5th Oct 2021

Baking 101: Tips for Brilliant Bread

Baking 101: Tips for Brilliant Bread

Bread week is always the most frightening on Bake Off as it is Paul’s speciality. However it’s not as hard as you may think.

If you’ve never baked bread before, don’t worry. All you need to do is take your time and be patient. Once you’ve enjoyed your first freshly baked loaf you won’t regret it, so read on for our tips.

Start with the Basics

You may be inspired by seeing loaves filled with fruit or inspiring toppings, but it is best to start with a basic loaf. Baking bread is about the touch, feel and smell.

Luckily a simple loaf only takes four ingredients; flour, water, salt and yeast. To master bread, you only need to conquer a handful of basic recipes you can adapt later.

Use the Correct Yeast

There are three main varieties of yeast; fresh, fast-acting dried (sometimes referred to as easy-bake) and active dried. Most home-baking recipes will call for fast-acting as it’s the easiest to use. Make sure to look carefully when shopping for ingredients, as each type works differently. Most supermarkets sell yeast in sachets that are perfect for a loaf.

Store Your Yeast Properly

Yeast has an expiry date, so when you retrieve it from the back of the cupboard, be sure to check this as old yeast won’t work as well, and you won’t get as much of a rise. Dried yeast should keep for a few months in the cupboard. On the other hand, fresh yeast needs to be stored in the fridge and will only last two weeks, or you can freeze it for up to three months.

Use a Digital Kitchen Scale

As we mentioned in our Baking 101: Cakes, baking is a science. You have to be exact with your measurements, especially when it comes to yeast. Small differences to your measurements will make a big difference to your loaf. Our  Digital Kitchen Scales have an aquatronic function so you can measure all of your ingredients with increased accuracy including the liquids, so there’s no need to create more washing up getting out the measuring jug. And the Salter Precision Digital Scale is perfect for measuring ingredients such as yeast or salt where you need very small amounts.

Don’t Over or Under-Knead your Dough

It may sound obvious, but this is a common mistake made by beginners. Kneading is what helps the gluten to develop, allowing your dough to stretch. Most recipes should give you an indication of how long you should knead the dough. If you’re kneading by hand, you will need to dust your work surface with flour, but it’s important not to use too much. The more flour you add, the tighter the dough will become.

Prove at Room Temperature

Rising times will vary according to the recipe and room temperature. You may have heard the old wives’ tale that putting bread in the airing cupboard will speed it up, but it will lead to a bland, flavourless loaf.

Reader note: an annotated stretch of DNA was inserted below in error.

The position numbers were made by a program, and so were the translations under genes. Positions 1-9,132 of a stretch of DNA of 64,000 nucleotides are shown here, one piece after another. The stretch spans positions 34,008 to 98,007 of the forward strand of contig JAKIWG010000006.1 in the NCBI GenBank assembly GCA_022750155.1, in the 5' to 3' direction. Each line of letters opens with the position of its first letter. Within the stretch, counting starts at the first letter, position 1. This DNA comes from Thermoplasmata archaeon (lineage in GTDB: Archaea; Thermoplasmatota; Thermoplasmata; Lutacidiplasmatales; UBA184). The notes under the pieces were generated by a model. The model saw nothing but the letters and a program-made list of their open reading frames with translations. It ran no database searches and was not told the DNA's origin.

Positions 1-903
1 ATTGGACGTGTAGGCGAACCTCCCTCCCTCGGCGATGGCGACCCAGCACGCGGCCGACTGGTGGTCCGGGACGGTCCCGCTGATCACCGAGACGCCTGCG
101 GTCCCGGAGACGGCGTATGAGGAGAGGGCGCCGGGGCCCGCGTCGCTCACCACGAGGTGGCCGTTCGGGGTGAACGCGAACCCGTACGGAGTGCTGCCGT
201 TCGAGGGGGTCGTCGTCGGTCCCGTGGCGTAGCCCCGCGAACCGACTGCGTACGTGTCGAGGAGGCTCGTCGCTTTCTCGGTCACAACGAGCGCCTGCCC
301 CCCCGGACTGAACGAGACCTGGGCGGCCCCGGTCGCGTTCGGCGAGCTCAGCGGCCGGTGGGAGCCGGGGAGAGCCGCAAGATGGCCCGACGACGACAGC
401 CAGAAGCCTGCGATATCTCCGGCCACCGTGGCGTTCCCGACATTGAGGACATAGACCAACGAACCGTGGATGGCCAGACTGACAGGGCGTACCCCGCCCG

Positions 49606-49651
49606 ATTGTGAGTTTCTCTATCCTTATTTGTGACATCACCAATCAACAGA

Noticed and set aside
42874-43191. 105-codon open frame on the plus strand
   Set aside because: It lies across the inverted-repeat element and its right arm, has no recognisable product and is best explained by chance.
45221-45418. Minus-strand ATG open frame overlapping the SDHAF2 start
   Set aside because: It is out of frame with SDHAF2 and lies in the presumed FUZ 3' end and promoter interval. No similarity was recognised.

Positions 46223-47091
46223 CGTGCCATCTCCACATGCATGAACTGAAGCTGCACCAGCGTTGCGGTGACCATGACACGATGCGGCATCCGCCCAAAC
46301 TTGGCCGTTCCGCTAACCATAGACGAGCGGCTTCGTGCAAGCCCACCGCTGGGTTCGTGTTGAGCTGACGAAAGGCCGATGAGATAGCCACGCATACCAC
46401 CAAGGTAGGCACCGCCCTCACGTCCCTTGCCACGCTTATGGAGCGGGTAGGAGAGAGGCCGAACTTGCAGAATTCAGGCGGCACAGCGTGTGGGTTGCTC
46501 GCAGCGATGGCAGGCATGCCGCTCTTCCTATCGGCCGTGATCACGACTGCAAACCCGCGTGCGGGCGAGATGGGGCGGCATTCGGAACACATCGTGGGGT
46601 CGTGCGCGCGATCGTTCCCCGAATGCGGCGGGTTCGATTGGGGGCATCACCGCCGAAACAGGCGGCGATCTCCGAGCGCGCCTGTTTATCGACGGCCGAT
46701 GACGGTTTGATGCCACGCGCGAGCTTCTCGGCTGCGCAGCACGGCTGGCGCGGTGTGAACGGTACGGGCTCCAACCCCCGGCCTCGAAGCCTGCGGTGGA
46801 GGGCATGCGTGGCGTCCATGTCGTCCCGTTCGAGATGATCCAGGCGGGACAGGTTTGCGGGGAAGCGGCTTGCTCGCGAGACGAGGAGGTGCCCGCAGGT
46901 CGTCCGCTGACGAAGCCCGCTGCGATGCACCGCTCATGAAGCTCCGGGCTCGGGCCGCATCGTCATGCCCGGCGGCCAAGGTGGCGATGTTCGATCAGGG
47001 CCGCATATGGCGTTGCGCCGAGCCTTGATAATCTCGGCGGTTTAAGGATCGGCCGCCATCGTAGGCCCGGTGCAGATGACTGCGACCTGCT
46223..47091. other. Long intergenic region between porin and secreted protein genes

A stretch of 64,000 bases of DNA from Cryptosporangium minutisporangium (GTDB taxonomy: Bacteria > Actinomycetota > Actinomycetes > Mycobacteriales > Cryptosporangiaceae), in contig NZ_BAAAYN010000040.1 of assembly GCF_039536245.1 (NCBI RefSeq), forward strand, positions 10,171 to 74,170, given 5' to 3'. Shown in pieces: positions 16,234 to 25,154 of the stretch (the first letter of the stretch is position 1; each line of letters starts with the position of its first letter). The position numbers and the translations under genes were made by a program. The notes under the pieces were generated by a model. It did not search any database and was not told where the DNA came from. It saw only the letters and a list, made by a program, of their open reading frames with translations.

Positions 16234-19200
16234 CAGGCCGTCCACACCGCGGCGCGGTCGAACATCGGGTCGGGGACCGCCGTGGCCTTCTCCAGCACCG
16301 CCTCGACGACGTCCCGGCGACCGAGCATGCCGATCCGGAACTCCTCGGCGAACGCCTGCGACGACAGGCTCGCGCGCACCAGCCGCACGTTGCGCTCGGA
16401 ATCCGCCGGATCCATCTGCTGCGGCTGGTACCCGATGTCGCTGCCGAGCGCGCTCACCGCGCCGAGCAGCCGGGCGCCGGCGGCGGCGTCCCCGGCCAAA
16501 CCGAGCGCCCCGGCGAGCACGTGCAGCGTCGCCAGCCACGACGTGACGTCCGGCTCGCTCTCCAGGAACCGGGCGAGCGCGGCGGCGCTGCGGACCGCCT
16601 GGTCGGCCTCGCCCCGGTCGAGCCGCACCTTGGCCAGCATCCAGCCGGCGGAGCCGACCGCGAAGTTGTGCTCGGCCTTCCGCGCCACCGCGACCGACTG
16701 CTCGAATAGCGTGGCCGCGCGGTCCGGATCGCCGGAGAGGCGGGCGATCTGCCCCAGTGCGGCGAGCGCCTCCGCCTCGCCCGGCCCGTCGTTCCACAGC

Whilst you might think leaving the dough for longer will give you a bigger loaf, but this isn’t how it works. After too long, the dough will sink as the carbon dioxide generated from the yeast will dissolve over time. Give your loaf a soft poke with your finger to check if it’s ready to bake, it should leave a small indentation before springing back very slowly.

Keep an Eye on the Oven

We’ve mentioned this in other blog posts, but it’s a crucial step and worth repeating pre-heat your oven. Bread needs a surge of heat to guarantee it rises. One way to check the oven temperature is correct is by using a kitchen thermometer. Our Leave-In Kitchen thermometer has an extra-long prober for measuring both food and oven temperatures. It will come in handy for plenty of other things, such as making jam or caramel, as well as roasting and grilling. After the hours of labour you’ve put in before this point, you don’t want to leave it, regularly check your loaf. If it’s browning more on one side, don't be afraid to open the oven and rotate it.

Tap the Bottom

You probably already know this one, if you’re a Bake Off fan, you’ll have seen Paul Hollywood do this with every loaf. To check if your bread is completely baked, tap the bottom. If it sounds hollow, it’s ready.

Most Importantly, Practice Makes Perfect

We know this last one is a little bit cheesy, but it’s true! Any baking adventure requires patience and practice. Making a loaf of bread from scratch takes time. A bonus tip is to make your first loaf by hand, so you get a feel for the dough, its elasticity and if it’s too sticky or too dry.

Rushing and attempting to take shortcuts will only result in a disappointing loaf. Whilst there isn't much hands-on time with bread, you need to consider the other more time-consuming steps.

Have you been inspired by Bread Week, share a picture of your loaves with us on Instagram using the #SharewithSalter

Take a look at our Bake at Home Range for your cake making essentials.